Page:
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Ask An Entomologist @BugQuestions
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So...this is an interesting question, and answering it gives us a chance to see how scientific names are created, why they change over time, and why they change over time.

The moth named in this article is actually Resapamea stipata.…

Resapamea stipata isn't one of the big corn pests that we're used to seeing, and I actually had to do some serious digging to find any agriculture information.

It's a very rare pest of corn; only found when corn is grown alongside its host by accident.…
Normally, Resapamea grows by feeding on the roots of cordgrass...but will eat corn if it gets onto a plant by accident early in the season.

It's host is now being investigated as a potential source of biofuels, and this moth is one of the pest species because it feeds on roots.
A lot of the time, when you see a scientific name, it's divided into two parts.

1.) Genus-the group of insects most closely related to this insect
2.) Species-within that group, this particular insect's unique name

However the newspaper article added a third word, 'Morr'
This is a third part of the name, one which is typically left out.

In this case, 'Morr' is short for H.K. Morrison, an early entomologist who described this species in 1875.
Once you know the name, and the author, the next place to stop is to find a list called a 'checklist'.

A checklist is simply a list of names and information about classification.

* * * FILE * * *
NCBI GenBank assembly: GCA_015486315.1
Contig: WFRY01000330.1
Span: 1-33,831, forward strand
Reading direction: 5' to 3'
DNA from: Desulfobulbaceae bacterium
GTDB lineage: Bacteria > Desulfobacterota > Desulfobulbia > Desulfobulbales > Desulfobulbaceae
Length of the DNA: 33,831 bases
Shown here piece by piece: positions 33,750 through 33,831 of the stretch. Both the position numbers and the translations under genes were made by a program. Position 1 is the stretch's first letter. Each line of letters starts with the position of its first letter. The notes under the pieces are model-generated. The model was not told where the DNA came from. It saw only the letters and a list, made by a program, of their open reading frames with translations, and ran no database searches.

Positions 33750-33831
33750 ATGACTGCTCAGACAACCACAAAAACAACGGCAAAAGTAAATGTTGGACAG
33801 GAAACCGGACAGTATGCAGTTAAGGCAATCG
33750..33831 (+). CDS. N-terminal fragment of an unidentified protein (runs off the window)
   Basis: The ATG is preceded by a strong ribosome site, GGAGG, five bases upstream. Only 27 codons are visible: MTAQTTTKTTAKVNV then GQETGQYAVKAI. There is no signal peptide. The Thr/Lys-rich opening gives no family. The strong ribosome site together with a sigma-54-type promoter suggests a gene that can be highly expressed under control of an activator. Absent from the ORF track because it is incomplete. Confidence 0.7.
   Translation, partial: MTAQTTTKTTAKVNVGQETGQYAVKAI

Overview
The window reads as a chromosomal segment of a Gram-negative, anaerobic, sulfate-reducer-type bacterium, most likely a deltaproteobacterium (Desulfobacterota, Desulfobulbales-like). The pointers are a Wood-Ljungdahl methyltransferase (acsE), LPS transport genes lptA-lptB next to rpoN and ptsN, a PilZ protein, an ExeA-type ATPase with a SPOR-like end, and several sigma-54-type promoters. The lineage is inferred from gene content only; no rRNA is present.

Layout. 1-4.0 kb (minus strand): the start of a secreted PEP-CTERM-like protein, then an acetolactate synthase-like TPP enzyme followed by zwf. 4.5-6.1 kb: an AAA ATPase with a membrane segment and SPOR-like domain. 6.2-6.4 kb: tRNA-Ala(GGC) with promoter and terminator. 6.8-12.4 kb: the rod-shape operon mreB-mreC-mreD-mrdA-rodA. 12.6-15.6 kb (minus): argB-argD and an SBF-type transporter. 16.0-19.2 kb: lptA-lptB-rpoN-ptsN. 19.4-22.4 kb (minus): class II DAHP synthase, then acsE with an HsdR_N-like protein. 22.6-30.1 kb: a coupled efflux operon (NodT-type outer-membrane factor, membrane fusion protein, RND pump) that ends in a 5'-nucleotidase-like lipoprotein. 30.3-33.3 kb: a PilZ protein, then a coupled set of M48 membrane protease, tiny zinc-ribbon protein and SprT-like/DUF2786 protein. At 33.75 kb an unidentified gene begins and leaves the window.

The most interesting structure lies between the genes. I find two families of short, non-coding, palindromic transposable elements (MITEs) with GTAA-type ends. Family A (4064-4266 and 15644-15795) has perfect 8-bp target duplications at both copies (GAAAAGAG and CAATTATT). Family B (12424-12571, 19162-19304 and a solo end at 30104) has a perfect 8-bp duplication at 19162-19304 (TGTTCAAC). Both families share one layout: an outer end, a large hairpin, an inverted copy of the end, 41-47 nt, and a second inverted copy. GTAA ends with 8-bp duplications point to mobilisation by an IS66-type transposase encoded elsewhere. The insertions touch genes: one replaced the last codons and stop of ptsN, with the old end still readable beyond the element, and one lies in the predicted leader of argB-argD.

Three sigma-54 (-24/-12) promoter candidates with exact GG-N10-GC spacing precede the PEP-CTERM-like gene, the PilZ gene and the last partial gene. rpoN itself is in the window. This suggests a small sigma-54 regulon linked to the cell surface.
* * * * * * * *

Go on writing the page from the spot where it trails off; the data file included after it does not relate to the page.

Thankfully, most checklists are easy to search because many are online nowadays.
It turns out that, in this species, the names were changed because there was a similar group of moths in Europe which appear to not be very closely related.

The reasons for the redefinition are given in a book on this group in 2005.
The sorts of books which describe these reclassifications are more or less specialized textbooks. Small printing, and used only by specialists in these specific groups...and this is an area that I (@Stylopidae) am only tangentially familiar with.…
In science, a lot of what we do is really a sort of history. To keep things straight, we need to look back at why some things were grouped one way and see if that classification still makes sense based on what we know today.
A lot of times, when we take into account all of what we know about the biology of the group, the original classification no longer makes we need to change it based on what we know.

Scientific names are all about keeping things as straight and as specific as possible.
This is more or less a history of the insect in that article, and why it's so hard to find information about it.

At one point, we thought it may become an important pest...but it never ended up becoming an economic problem like many closely related moths.
R. stipata was never a problem in corn, but agriculture is always changing. Different plants are being grown for different purposes, and we need to track what may pop up when we try to grow new crops.

In the biofuels world, R. stipata is a potential pest we need to monitor.
The entomologists who describe new species, and keep track of these changes, are really our front-line defense against new pests.

They're the ones who can ID stuff like this, and let us know what bugs may be potential problems in the long run.
This area of science may be very obscure, and hard to really see the reasons why we keep things like massive insect collections, but it's also very important because agricultural researchers like me would be blind without them!
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